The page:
Creating equirectangular projections using Celestia

Written by Paul Bourke
March 2020

See also: Create equirectangular projections using Stellarium
See also: Create equirectangular projections using GoogleEarth

The following documents how one might create equirectangular projections from Celestia. Why might one want to do this? Equirectangular projections are a convenient image format for presenting 360x180 data online or through head mounted displays. It is one of a few formats that records everything visible from a point in space. The other major format are cube maps, in the following the cube maps are created and the equirectangular derived from those.

The document here: Create equirectangular projections using Stellarium achieved the result by rendering two fisheyes in order to capture the whole 360x180 view. Celestia does not have a fisheye rendering mode so the "standard" alternative is to render the 6 faces of a cube, each a 90 degree by 90 degree field of view. These 6 cubemap faces can be used directly in many viewing softwares or they can be remapped to an equirectangular.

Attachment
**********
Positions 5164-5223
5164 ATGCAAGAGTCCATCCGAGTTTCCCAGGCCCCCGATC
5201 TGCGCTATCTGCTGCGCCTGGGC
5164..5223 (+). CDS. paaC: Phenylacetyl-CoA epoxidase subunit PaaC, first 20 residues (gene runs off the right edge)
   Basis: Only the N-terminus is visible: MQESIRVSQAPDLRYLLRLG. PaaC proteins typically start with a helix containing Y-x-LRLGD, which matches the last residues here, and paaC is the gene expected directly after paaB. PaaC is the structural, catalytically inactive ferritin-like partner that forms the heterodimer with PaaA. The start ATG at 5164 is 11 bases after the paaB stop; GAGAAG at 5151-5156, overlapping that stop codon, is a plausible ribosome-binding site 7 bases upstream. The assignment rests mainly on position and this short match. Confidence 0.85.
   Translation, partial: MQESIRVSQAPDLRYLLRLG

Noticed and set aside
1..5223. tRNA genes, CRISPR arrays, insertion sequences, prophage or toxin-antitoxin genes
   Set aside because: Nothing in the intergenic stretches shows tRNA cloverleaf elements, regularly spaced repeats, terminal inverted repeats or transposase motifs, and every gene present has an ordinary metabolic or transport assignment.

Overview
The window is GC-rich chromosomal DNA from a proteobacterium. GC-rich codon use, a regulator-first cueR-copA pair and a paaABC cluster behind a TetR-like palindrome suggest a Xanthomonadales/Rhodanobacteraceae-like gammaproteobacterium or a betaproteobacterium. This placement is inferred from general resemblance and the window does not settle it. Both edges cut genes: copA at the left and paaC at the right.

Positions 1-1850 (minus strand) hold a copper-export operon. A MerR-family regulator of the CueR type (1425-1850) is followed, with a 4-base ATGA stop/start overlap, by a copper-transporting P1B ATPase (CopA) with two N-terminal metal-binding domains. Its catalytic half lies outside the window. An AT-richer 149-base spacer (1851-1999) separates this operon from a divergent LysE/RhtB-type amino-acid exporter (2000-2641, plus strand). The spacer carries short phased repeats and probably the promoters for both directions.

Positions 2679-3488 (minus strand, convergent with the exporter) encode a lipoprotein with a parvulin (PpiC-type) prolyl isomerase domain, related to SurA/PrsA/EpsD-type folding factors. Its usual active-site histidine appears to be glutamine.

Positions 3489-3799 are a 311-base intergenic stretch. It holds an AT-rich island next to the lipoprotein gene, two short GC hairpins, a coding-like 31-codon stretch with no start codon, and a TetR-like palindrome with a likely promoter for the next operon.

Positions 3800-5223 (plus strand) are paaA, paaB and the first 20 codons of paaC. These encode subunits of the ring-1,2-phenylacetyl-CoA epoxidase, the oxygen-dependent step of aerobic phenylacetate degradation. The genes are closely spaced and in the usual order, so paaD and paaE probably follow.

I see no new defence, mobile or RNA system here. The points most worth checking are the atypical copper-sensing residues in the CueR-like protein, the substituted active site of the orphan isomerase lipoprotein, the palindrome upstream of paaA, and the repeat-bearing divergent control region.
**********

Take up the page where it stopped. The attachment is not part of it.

The 6 cube maps are automatically generated with a .cel script, specifically it orientates the camera along each of the positive and negative axes. Unfortunately it does not seem possible to automatically do a window or screen capture so this needs to be performed manually. Celestia also does not provide a means to set an exact window size, normally one would want a square window to ensure both the horizontal and vertical field of view are the same, namely 90 degrees. The way around this is made possible given that the FOV one can specify in the .cel script is the vertical FOV. So, as long as the window is wider than the width then one can crop it horizontally to give a square image with 90x90 degree FOV. One way to get the higher resolution is to run Celestia in full screen mode, run the .cel script with delays at each camera orientation and do a screen grab at each orientation. A simple script can trim and rotate the images to conform to any desired cubemap convention. Example of cube map images images are presented below.


Interactive viewer of the above 6 cube maps

The corresponding equirectangular is as follows.


  • In Celestia hide frame rate, console (~), and info display (V).

  • Enter full screen, or at the very least the window width must be greater than the height.

  • In Celestia make sure antialiasing is on (control-x)

  • On the Mac a screen grab is performed by command-shift-3 but there are lots of alternatives. Order for the .cel script developed is front, right, back, left, top, down.